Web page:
Evidence of Noise-Suppression with Superconductive Atom Chip
Tetsuya Mukai, Christoph Hufnagel, and Fujio Shimizu*
Physical Science Laboratory
*The University of Electro-Communications / NTT Research Professor
Strong confinement in trapping neutral atoms is necessary to realize full
quantum control over atomic system. Although micro-magnetic trap on chip
is a promising candidate to realize a strong trapping confinement, the
electro-magnetic noise and thermal noise reduce the trapping lifetime seriously
in the vicinity of a chip surface. To overcome this problem we developed
a persistent supercurrent atom chip , and in 2008 we have shown an evidence
of noise-suppression of superconductive atom chip even in the vicinity
of a strip with large transporting current.
The experiment was done by measuring the number of atoms leftover after
keeping atoms in a chip potential with specific atom-surface distance.
An absorption measurement with reflected image was employed for precise
trap height identification (Fig. 1). The chip pattern that we used for
this experiment has an MgB2 superconductive loop circuit as shown in Fig. 2. Figure 3 represents the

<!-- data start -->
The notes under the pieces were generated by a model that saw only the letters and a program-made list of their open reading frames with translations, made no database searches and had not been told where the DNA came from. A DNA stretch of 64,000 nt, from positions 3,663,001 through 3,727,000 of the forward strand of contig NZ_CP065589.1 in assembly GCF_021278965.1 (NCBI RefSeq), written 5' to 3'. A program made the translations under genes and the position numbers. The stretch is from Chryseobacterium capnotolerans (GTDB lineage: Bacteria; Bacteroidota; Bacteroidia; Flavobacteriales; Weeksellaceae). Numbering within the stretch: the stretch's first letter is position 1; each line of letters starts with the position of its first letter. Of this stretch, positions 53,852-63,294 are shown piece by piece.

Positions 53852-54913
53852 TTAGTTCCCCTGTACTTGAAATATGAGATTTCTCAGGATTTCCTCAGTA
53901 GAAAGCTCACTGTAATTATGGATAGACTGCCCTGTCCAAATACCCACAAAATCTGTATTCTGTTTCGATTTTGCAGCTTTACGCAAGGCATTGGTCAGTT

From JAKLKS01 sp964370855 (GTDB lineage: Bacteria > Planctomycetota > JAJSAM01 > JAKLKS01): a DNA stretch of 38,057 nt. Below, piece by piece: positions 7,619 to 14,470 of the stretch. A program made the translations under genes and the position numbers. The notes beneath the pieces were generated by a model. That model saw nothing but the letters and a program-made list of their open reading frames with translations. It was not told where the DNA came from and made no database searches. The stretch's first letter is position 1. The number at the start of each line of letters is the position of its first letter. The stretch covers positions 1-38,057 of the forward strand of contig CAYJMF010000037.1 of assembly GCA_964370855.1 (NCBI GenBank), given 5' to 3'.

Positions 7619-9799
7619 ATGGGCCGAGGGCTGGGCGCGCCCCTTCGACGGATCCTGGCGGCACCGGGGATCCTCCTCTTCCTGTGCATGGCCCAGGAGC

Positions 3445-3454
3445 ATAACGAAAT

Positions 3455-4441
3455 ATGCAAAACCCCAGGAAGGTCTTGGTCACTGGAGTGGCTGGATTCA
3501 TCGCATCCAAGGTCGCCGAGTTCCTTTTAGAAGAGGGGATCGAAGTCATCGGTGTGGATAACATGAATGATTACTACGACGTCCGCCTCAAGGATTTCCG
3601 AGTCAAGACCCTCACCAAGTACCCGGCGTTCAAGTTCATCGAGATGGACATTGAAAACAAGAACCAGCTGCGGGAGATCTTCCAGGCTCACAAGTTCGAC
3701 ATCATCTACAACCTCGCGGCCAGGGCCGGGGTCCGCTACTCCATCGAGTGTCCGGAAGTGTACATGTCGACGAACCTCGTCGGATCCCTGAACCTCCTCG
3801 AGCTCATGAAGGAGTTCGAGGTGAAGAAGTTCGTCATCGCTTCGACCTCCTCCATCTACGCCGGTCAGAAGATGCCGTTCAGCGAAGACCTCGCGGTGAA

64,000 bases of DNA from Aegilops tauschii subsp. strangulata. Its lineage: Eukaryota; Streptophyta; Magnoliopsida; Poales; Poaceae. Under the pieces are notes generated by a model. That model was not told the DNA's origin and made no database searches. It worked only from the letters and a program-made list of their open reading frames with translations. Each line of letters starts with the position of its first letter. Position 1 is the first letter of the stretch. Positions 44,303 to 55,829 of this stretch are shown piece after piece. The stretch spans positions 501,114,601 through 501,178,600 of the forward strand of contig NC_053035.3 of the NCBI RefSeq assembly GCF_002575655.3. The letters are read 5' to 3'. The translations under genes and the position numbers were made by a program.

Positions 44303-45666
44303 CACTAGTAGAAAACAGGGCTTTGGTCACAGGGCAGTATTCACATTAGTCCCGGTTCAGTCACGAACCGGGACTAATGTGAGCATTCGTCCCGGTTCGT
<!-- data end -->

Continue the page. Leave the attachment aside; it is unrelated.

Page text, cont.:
measured trapping lifetime over the atom-surface distance, which was deduced
from the decay late of trapped atoms. The lifetime of our persistent supercurrent
atom chip was reaching more than an order longer than that of normal conductive
counterparts. With miniaturized wire strip, we will realize a strong trapping
confinement in quantum regime, and in future we will pursue the realization
of full quantum control over atomic system.
This research was partially supported by Japan Science and Technology Agency CREST.
 T. Mukai, C. Hufnagel et al., Phys. Rev. Lett. 98 (2007) 260407.
||Sample absorption image of trapped atomic cloud with reflection in the vicinity of a chip surface.
||(a) Chip pattern of persistent supercurrent atom chip. (b) Cross section
of the chip wire and the trap geometry.
||Trapping lifetime over the atom-surface distance. (Ref: Eur. Phys. J. D 51 (2009) 173 and Phys. Rev. A 66 (2002) 041604.)
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